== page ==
Lewis Raven Wallace is an award-winning independent journalist based in Durham, North Carolina, and a cofounder of Press On, a Southern collective supporting journalism for liberation. Their book and podcast is called The View From Somewhere.
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ZAK: Today on The Best Advice Show, we're gonna talk about boundaries with Lewis Raven Wallace.
LEWIS: I'm a writer, journalist and podcaster. I have a book and a podcast called The View from Somewhere about the myth of journalistic objectivity and how that myth has been used to uphold racism and transphobia and the status-quo. I have a piece of advice that I give myself a lot but also that I started giving, sometimes, in work shops and sometimes to editors and just in general, which is, why don't you just google it. So, for me the context typically has to do with gender and sexuality issues. There's a lot of terminology around being trans and that terminology changes a lot and there are lots of interesting debates in the community about the terminology, but pretty much all of it is google-able. What does F to M stand for? I don't understand what trans-feminine means. I'll get into a thing with an editor or just a person in my life, who, their reaction to a piece of terminology that's really well known in the trans community is like, but I don't know what means.
ZAK: And they come to you and tell you that?
LEWIS: Right. Or, they have this idea that trans people specifically owe them an explanation and what's funny about is...the conundrum about it is is that there's not one definition for these words. There are all these different understandings. And so, if you google it, you can find out what the debates are and what the different opinions are and you and kind of get up to speed and asking your one trans person to explain it to you, first of all is kind of weird and tokenizing but second of all, it potentially limits your understanding, you know? Cause I feel like people are really afraid and I'm afraid too sometimes if I don't know something and as a white person about race I'll be like, oh gosh, I don't know.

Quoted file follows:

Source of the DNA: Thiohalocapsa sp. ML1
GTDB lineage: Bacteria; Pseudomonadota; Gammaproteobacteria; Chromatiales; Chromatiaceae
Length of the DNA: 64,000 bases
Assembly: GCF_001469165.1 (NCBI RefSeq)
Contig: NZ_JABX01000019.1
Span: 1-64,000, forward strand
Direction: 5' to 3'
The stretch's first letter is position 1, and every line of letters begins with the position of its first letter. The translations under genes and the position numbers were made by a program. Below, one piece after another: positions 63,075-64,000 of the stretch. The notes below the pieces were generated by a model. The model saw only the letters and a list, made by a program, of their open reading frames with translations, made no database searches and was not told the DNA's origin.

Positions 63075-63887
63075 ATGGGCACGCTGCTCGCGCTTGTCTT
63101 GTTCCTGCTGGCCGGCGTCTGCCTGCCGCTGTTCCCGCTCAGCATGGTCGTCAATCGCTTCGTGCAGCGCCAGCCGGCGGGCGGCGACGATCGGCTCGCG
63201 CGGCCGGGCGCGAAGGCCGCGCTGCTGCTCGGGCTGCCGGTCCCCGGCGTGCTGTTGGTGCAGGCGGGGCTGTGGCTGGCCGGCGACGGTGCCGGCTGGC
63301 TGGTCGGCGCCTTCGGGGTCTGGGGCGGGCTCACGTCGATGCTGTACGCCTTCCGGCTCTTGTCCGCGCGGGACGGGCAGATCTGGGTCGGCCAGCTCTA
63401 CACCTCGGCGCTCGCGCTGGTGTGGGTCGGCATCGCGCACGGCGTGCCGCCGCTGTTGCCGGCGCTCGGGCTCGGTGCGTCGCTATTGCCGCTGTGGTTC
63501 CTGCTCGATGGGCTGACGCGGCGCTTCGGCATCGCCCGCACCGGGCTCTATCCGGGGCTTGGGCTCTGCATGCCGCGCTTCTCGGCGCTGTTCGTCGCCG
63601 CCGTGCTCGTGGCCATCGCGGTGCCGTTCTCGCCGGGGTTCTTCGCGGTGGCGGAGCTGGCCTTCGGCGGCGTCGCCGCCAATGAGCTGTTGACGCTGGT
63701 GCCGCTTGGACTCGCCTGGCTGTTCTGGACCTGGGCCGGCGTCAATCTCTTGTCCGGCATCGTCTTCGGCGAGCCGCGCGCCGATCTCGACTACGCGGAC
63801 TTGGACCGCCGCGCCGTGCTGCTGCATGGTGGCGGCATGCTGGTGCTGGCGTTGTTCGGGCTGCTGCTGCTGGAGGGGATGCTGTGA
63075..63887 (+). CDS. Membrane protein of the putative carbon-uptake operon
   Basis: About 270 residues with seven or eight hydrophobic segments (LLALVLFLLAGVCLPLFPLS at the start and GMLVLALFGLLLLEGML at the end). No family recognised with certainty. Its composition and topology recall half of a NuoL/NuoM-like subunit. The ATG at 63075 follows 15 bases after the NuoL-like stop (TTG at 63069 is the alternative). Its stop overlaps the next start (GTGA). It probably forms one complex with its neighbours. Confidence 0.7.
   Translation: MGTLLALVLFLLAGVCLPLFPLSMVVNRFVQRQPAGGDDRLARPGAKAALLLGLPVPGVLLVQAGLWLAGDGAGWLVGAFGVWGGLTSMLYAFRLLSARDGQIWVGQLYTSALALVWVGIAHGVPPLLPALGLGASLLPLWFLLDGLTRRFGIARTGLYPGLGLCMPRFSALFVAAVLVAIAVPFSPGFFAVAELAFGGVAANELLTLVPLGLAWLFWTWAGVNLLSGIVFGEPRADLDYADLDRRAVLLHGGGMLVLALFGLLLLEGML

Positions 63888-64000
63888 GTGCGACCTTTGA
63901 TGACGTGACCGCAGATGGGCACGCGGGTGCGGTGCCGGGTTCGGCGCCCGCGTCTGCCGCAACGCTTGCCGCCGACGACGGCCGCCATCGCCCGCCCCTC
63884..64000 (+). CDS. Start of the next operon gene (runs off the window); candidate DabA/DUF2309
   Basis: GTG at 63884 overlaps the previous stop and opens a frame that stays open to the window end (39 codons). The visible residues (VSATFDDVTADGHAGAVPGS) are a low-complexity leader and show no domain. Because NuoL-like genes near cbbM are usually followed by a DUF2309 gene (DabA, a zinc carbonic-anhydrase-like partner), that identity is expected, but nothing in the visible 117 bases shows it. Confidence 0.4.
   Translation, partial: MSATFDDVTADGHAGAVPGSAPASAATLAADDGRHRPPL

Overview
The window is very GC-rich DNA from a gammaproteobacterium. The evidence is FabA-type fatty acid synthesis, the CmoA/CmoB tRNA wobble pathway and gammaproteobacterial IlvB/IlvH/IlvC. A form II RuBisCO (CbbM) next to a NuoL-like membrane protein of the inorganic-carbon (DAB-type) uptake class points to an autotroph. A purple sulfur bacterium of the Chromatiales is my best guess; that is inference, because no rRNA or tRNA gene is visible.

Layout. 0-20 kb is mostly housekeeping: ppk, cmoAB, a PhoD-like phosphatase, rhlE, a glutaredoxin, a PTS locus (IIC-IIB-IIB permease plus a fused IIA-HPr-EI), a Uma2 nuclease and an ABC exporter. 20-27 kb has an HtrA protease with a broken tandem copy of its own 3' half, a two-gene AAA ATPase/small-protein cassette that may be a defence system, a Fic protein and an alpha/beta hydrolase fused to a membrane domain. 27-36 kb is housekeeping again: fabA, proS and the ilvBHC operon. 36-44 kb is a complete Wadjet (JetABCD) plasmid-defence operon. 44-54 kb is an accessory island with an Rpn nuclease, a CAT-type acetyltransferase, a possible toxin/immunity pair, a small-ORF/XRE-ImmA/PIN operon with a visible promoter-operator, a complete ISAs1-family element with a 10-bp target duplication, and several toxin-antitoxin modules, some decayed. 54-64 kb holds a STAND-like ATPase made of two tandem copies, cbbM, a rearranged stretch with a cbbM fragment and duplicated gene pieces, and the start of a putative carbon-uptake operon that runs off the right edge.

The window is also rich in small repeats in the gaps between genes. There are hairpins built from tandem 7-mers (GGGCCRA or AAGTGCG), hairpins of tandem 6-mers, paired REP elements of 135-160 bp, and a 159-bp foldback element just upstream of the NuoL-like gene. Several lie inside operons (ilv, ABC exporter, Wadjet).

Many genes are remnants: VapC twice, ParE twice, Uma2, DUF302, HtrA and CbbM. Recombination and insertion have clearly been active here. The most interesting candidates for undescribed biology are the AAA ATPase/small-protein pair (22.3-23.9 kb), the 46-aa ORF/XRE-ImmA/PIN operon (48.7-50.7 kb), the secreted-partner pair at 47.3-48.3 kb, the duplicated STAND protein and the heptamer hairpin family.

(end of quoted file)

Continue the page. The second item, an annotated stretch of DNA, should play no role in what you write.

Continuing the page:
LEWIS: Like, for me, it's like this practice of boundaries, right? I'm 36. I' came out as trans when I was 16 so more than half my life has been as a very visible gender non-conforming person. And that started at a time when it was a lot less known about it and a lot more questions and just so much of my personal energy has gone to explaining myself to people and especially when I was younger and trying to explain and trying to be understood but at the end of the day all I'm asking for is for folks to just respect my self-determination and self-identity and that has nothing to do with how much information you do or don't have and so I think often too that people pose this sort of, well I don't understand as a defense. It's not a desire to understand. It's an excuse for not understanding and I learned that over time and became very frustrated and angry and realized that I needed to have better boundaries with that and just be like, you know what, I'm not here to help you understand. You can choose to respect and accept me or not and that's your decision AND you can use google for like, 90 percent of these things and then come and talk to me when we're close enough to where it would actually be appropriate to ask me that question. So, as you can see, there's some bitterness but also it's been such a healthy practice for me to set that boundary and to suggest that to other people and its been empowering and clarifying and clarifying for me in other areas of my life where I might have that same fear or guilt or weird navigation and then I realize, oh, I can just google it. I can take my own advice and not be that guy and just use the google before I'm like, I don't get it. I don't understand.